Any movie about gangsters or organized crime is sort of unfairly defined only by the first two Godfather films, Scarface and Goodfellas. There’s a lot more to explore in the seedy underbelly of those who operate outside the law. So that’s why I’m focusing on the less heralded films of the genre, ones that aren’t defined exclusively by the Italian-American mafia.

5. Eastern Promises (2007)

David Cronenberg’s intense, violent dive into the Russian Mafia in London gave Viggo Mortensen a long overdue Oscar nomination. It’s fascinating to see his typically twisted take on such an established genre.

4. Road to Perdition (2002)

Sam Mendes’ stoic mob tale is low on gunplay but high on the toll so many evil deeds take on a family. This was another case where we all took Tom Hanks for granted. He’s great, as always, but digs a little deeper here to show the heavy weight all those year of killing have placed on him.

3. Layer Cake (2004)

Part of the greatness of Matthew Vaughn’s British gangster pic is Daniel Craig’s flippant attitude as the nameless protagonist. For him, double crosses and “one last job” are merely annoyances. It’s that ultra-dry humor that makes this one of the best.

2. Miller’s Crossing (1990)

I have insanely deep love for everything the Coen Brothers have ever done, and their Irish mob story contains a scene I find even more badass than Tony Montana’s “Say hello to my little friend” shot: Albert Finney laying waste to would-be assassins to the strains of “Danny Boy.” But the key to the film’s success is Gabriel Byrne, who deftly mumbles his way through the film as either an idiot or an idiot savant.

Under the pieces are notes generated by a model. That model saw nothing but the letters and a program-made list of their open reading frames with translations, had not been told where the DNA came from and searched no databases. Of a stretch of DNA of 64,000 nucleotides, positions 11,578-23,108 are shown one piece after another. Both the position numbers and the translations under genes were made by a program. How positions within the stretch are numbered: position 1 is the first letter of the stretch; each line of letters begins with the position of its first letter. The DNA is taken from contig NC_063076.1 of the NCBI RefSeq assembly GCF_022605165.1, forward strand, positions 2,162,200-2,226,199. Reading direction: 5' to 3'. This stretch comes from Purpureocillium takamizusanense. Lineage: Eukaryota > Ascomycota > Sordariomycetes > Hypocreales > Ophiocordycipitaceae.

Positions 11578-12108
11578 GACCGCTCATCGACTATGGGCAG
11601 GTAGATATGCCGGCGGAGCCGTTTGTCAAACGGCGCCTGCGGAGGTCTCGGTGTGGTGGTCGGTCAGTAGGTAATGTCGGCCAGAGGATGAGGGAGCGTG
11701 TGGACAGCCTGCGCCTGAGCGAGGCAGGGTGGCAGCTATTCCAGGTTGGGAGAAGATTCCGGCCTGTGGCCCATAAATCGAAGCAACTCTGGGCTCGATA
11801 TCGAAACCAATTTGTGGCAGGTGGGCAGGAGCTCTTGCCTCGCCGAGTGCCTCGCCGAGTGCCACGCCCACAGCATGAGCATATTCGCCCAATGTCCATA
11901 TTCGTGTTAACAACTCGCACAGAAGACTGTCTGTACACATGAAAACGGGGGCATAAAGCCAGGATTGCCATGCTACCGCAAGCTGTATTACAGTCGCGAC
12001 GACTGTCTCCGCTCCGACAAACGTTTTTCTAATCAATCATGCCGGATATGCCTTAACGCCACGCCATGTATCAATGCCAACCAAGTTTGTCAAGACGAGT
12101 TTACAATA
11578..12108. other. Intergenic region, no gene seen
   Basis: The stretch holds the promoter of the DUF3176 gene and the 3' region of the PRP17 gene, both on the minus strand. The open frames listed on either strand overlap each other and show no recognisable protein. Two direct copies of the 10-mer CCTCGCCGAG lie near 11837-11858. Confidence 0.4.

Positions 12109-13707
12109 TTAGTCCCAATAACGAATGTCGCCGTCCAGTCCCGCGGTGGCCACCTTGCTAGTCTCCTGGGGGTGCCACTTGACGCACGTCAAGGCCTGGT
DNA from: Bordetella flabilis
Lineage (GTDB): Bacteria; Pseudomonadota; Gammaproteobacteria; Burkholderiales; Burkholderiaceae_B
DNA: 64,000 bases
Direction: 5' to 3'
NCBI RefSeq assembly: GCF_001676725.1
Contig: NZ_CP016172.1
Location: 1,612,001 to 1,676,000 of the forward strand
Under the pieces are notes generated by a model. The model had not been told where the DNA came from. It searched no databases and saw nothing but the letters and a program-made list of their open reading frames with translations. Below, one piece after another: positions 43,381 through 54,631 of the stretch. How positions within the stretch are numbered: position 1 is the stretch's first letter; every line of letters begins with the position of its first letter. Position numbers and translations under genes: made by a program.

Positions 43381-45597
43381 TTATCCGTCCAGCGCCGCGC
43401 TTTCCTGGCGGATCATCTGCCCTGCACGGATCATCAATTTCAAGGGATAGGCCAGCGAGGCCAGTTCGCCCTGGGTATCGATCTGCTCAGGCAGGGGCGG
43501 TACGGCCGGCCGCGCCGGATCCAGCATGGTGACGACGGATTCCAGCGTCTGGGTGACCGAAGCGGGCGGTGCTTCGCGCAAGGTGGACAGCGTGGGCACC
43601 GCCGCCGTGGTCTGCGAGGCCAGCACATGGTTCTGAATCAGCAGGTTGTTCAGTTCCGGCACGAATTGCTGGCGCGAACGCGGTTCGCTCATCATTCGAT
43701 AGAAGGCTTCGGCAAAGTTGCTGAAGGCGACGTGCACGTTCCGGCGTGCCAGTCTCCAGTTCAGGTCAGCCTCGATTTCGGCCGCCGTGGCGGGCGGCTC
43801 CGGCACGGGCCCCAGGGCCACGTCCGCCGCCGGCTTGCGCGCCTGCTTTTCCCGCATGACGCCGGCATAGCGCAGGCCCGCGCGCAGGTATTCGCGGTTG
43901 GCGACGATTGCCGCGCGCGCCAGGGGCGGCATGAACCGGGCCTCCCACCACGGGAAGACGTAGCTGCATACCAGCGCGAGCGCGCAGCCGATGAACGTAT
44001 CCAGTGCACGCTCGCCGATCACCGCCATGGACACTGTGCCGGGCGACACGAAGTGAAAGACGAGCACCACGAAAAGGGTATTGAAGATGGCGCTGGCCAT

1. American Gangster (2007)

Training Day, Schmaining Day. For me, this is Denzel Washington’s finest hour as a bad guy. As Frank Lucas, he’s that perfect Denzel blend of charming and terrifying. He starts by lighting a guy on fire, but he’s incredibly suave and giving to his family. What I like best about the film is the parallel stories of Denzel and Russell Crowe. Denzel is breaking the law yet his life is going perfectly. Russell is trying to uphold the law and be a good guy, yet his life is falling apart. It’s all part of one of the best mob movies ever made.

Jim Napier’s favorite Mob Movies:

the-man-from-nowhere

I love movies with anti-heroes, and many mob movies have loads of anti-heroes that you can’t help but root for, even though you know they are bad. It is especially cool when a bad character has such a sharp turn in their character development that they end up being doing what is right at by the end of the film.

My favorite mob movies tend to lean towards darker mob films, with gritty characters and violent scenes. Martin Scorsese is the master of creating films that give you a realistic look into the world of crime. There is something authentic in his films, and for that reason he is the best director of mob movies.

5. A Prophet (2009)